Rough Theory

Theory In The Rough

Now That’s Gotta Hurt

So Nate’s book meme pointed me back to a work Mike Beggs had recommended to me ages ago – the volume Value: The Representation of Labour in Capitalism, edited by Diane Elson (1979). As often happens in the midst of PhD research, I had gone through the book really quickly, decided I wanted to go through it more carefully as there’s a lot in it that is potentially valuable for me – and then of course left it sitting by my computer for several months, staring at me, a high enough priority to be the “closest book” to me when Nate’s meme hit – but without quite getting around to doing that more careful read…

It’s really a fantastic collection. I’m meant to be writing on Diane Elson’s piece, which is very good, and which a number of people have mentioned in relation to my work, as she also uses a formulation I tend to use – that Marx is not presenting a “labour theory of value”, but something more like a “value theory of labour”. There are overlaps and also differences of emphasis in our respective arguments – and I will try to write a post on those points of contact and disjunction soon. Now that I’m looking at the book again, though, I’m finding myself drawn to some of the other articles in the collection.

This morning I was looking at Jairus Banaji’s “From the Commodity to Capital: Hegel’s Dialectic in Marx’s Capital“, which sketches a very good account of Marx’s appropriation of Hegel, while sparring along the way with other readings of Marx that fail to recognise the Hegelian subtext. Althusser receives particularly pointed criticism for his suggestion that readers just skip over the first part of Capital on an initial read – a recommendation that, I must admit, does somewhat send the shudders through anyone who reads Capital as an appropriation of the Hegelian concept of “science”. Banaji probably sees Marx as a more consistent Hegelian than I do – and he may well be correct in this view – I’ve tended to read more critical intention into Marx’s use of Hegel’s method, and I also read a stronger practice-theoretic argument about the formation of subjectivity into Marx. So my Marx (to formulate this point quite anachronistically) has a fair bit of Durkheim mixed in with his Hegel. Regardless, Banaji’s article is an excellent presentation of the textual evidence for the “Hegelian” structure of Capital – making very similar arguments about the first chapter, and also casting a quick net over the whole three volumes, which I’ve barely had time to wink at in my writings here. This article does a lot of work in a very short space.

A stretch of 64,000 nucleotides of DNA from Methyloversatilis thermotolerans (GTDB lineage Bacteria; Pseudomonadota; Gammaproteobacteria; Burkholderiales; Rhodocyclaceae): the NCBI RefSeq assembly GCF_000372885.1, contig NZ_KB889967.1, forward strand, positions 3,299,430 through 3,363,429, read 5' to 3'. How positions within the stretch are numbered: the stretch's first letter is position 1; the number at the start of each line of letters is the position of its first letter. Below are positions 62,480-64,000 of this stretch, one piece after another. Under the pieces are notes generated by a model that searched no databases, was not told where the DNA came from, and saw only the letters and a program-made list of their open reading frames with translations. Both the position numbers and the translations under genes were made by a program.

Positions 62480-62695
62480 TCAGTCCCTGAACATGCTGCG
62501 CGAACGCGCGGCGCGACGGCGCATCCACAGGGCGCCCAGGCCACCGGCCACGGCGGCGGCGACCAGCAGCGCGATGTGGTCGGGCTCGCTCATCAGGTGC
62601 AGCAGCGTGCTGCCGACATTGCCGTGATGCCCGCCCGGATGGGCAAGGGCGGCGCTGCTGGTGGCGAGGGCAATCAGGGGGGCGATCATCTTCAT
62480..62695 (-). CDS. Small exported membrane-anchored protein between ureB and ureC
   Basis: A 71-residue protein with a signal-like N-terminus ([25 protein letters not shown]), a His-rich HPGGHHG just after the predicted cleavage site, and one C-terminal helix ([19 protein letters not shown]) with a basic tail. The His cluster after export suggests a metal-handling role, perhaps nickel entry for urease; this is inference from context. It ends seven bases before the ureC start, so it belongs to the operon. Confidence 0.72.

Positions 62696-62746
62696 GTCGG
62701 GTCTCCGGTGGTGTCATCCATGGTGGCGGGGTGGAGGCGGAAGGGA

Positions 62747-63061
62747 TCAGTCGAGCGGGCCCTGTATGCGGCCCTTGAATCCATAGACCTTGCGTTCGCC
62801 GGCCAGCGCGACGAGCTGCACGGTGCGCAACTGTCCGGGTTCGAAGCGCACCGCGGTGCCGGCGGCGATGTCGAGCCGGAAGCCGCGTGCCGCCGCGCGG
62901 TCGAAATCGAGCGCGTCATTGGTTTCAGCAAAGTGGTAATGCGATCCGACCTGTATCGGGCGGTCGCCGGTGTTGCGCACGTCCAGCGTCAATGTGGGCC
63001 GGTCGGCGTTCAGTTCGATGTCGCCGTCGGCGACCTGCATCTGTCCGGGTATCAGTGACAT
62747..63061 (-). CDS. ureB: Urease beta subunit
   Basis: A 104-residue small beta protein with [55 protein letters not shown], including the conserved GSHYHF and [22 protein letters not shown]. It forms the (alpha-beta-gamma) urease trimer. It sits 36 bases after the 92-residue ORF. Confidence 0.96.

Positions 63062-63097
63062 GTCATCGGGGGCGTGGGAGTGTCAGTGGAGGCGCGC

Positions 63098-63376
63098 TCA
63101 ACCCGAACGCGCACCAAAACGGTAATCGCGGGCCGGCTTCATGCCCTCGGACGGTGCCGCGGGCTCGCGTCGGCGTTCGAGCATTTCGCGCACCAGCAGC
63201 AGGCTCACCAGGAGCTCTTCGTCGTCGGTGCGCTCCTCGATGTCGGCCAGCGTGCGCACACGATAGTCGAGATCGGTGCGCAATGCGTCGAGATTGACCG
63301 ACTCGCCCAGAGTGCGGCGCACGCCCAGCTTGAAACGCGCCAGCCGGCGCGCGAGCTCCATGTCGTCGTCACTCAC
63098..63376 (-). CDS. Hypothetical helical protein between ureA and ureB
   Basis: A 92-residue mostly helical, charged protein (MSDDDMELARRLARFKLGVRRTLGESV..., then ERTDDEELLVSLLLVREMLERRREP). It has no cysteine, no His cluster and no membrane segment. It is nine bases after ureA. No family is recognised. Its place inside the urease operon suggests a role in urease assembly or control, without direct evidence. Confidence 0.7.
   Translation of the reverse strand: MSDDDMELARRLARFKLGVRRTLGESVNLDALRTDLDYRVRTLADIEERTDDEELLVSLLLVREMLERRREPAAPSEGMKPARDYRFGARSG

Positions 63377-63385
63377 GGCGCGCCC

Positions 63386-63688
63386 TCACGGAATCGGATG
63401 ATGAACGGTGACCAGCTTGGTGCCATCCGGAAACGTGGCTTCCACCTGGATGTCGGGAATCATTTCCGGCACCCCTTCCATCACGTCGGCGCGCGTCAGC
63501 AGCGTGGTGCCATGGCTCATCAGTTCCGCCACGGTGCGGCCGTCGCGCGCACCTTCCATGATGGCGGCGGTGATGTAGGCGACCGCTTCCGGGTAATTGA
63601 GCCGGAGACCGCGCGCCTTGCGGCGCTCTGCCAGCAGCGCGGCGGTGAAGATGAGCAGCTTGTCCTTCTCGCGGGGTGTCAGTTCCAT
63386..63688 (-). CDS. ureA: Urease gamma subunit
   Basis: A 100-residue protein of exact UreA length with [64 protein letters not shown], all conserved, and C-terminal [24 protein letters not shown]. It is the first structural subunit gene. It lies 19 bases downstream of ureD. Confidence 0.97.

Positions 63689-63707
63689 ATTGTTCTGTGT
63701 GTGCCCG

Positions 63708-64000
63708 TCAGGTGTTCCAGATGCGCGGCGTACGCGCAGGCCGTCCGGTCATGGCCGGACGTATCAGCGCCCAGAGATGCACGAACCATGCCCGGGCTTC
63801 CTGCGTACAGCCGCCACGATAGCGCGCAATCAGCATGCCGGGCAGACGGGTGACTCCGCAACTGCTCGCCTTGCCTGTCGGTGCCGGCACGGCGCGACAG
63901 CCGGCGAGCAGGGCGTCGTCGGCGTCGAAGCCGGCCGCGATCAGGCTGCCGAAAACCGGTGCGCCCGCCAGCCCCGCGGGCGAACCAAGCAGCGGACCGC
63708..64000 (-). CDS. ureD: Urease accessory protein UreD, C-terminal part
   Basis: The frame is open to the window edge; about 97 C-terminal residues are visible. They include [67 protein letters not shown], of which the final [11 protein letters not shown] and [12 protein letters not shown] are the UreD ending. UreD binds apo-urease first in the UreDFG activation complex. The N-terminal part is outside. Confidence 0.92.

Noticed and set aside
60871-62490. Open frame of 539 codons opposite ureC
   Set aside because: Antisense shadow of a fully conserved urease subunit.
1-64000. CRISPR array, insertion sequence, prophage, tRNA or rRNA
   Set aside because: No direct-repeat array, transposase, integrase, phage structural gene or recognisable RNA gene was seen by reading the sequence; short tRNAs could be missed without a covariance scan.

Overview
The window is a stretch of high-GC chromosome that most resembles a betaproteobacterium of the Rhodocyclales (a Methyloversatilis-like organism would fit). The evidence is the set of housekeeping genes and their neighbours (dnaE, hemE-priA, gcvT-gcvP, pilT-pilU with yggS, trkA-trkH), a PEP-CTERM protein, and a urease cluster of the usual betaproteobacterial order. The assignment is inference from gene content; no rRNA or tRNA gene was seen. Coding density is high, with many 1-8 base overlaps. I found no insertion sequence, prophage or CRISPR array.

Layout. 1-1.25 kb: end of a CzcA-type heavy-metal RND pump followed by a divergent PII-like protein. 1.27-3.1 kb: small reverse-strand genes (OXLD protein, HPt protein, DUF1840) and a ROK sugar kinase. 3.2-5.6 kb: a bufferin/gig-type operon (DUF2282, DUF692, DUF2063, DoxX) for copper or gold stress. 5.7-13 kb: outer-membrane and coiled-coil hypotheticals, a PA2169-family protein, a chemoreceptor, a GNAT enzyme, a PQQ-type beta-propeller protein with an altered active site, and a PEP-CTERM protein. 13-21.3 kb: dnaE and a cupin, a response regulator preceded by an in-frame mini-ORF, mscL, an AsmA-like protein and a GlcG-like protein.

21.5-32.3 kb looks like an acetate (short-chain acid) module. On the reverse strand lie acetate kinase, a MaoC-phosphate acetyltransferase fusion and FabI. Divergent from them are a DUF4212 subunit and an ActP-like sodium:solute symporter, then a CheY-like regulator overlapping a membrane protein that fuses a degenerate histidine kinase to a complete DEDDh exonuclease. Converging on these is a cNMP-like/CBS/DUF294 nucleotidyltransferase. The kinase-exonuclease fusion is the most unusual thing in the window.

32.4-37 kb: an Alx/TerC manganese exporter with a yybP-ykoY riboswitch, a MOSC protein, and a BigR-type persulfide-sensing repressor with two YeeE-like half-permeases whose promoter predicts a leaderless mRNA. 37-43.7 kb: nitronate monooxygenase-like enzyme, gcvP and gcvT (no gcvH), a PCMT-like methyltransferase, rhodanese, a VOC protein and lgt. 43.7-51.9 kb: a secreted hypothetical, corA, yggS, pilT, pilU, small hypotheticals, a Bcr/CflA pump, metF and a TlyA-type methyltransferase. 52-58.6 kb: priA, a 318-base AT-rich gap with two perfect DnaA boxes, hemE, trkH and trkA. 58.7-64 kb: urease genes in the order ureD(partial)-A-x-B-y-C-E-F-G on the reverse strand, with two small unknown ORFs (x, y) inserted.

It also – and this, I have to confess, is what actually motivated me to write this post – flings some very funny barbs at opposing readings. This volume as a whole is a bit on the snarky side, and I find myself often laughing at the way the snark bursts out the seams of what are often otherwise fairly careful, well-developed, academic presentations – I find the disjoint very entertaining, even where the barbs occasionally land in my general direction… ;-P But the closing sentence of Banaji’s piece saw me burst out laughing on the tram, coming into work. How’s this for a concluding image:

…one of the most striking manifestations of the underlying crisis in the movement as a whole is the contemporary state of Western Marxism – the ecstatic leap from the uppermost floors of an imposing skyscraper of immobilised dogma to the granite pavements of confused eclecticism. (40)

Ouch!

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